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Marke, Thomas (2008): Development and Application of a Model Interface to couple Land Surface Models with Regional Climate Models for Climate Change Risk Assessment in the Upper Danube Watershed. Dissertation, LMU München: Faculty of Geosciences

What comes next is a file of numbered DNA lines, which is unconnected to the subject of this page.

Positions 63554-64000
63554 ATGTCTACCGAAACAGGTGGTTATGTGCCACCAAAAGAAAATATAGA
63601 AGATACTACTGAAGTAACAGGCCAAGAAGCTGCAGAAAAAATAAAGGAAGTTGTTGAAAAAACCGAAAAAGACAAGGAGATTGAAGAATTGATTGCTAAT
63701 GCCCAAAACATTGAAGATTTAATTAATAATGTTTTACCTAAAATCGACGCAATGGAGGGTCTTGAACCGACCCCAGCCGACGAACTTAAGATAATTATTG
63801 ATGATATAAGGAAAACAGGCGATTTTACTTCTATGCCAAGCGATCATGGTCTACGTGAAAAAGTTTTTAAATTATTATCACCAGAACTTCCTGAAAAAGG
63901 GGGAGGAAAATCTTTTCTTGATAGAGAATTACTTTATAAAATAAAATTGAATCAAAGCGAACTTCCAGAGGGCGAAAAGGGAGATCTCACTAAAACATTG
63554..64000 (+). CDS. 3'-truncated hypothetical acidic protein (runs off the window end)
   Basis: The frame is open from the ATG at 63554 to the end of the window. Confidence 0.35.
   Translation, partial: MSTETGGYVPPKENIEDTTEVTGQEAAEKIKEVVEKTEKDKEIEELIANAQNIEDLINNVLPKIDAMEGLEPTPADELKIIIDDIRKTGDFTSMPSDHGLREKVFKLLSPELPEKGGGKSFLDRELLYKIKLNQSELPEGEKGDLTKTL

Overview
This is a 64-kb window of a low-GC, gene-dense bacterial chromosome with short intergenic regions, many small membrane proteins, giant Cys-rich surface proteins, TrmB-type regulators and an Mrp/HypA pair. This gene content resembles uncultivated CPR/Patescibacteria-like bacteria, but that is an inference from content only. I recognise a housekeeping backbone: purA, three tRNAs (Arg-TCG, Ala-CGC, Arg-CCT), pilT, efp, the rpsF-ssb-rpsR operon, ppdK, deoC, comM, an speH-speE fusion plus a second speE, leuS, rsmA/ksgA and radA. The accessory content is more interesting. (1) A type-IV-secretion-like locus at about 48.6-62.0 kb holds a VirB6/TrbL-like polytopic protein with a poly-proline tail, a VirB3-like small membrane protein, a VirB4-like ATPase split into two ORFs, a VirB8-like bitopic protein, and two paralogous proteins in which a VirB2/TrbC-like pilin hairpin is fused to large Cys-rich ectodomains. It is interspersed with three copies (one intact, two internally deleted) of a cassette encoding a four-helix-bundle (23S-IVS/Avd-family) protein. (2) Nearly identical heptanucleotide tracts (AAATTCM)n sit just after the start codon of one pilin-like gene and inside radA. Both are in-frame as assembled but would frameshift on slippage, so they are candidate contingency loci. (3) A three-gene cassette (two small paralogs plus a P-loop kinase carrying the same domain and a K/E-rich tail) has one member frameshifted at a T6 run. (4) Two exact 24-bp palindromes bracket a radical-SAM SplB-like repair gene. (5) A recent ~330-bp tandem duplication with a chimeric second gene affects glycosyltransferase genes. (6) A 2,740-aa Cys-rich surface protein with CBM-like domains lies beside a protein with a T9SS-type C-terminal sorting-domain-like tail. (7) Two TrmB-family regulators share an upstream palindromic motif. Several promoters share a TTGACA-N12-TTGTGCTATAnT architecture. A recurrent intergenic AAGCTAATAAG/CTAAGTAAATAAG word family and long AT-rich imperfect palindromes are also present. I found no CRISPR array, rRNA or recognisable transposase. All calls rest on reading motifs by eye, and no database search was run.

In the last decades regional climate models (RCMs) have proven their ability to provide valuable information about potential future changes in the earth’s climate system. Research projects like GLOWA-Danube (Global Change of the Water Cycle) are given the possibility to utilize RCM simulations as meteorological drivers for land surface model components. To adequately describe all sorts of water fluxes in the research area of the Upper Danube watershed the different components of the interdisciplinary DANUBIA model require data in high spatial and temporal resolution. While the latter can be satisfactorily provided by most RCMs, the spatial resolution at which atmospheric processes can be resolved is computationally limited to at best 10 x 10 km at present. A clear need has been identified to develop appropriate methods to bridge the gap between RCMs and high resolution land surface models. The application of such downscaling techniques is in particularly necessary in highly complex terrain, where the limited spatial resolution of RCM simulations does not fully capture the natural climatic variability. In the present work a model interface has been developed that provides adequate scaling techniques to overcome the mismatch between the model scales permitting the investigation of climate change impacts at regional to local scales. Besides the downscaling of meteorological simulations, the coupler scales up fluxes calculated at the land surface and provides the aggregated fluxes as inputs for the RCMs. As the latter allows to consider the nonlinearity and complexity of the interactions between the atmosphere and the land surface as well as the mutual dependency of the respective processes at the investigated scale the approach can be expected to contribute to a better understanding of the complex land-atmosphere-system. A comprehensive description of the implemented algorithms is given. Further first results of one-way coupled model runs using the regional climate model REMO to simulate the atmosphere and the hydrological model PROMET to describe all hydrological relevant processes at the land surface are presented. By comparing the results achieved for a potential future climate to those achieved for past climate conditions the climate change impact on the water resources is analyzed. The model interface SCALMET has been developed in the framework of the GLOWA-Danube Project at the Ludwig-Maximilians-University in Munich. The financial funding of GLOWA-Danube by the German Ministry of Education and Research (BMB+F) is gratefully acknowledged.